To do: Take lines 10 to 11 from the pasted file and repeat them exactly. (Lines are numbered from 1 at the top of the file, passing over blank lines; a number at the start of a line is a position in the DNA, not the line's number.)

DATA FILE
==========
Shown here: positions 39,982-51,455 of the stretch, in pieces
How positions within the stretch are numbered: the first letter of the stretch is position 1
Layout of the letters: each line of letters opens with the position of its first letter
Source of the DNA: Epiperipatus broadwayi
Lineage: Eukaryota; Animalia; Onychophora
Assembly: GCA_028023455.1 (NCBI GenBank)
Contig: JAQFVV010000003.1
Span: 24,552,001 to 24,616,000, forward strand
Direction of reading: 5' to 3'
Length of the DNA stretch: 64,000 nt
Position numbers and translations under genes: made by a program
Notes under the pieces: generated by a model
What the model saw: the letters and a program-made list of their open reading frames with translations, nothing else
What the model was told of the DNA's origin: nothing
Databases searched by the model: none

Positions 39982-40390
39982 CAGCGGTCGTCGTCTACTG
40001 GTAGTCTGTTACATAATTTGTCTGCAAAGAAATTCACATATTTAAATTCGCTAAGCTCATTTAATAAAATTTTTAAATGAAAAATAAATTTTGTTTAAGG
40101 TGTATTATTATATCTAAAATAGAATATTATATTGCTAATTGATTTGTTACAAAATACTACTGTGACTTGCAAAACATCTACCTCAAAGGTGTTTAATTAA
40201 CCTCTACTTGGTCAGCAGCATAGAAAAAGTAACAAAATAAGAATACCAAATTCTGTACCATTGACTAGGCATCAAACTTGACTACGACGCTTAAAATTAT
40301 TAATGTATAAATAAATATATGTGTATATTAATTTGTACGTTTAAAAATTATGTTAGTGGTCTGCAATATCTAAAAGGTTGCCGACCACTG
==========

Length of the DNA stretch: 64,000 nt
Position numbers and translations under genes: made by a program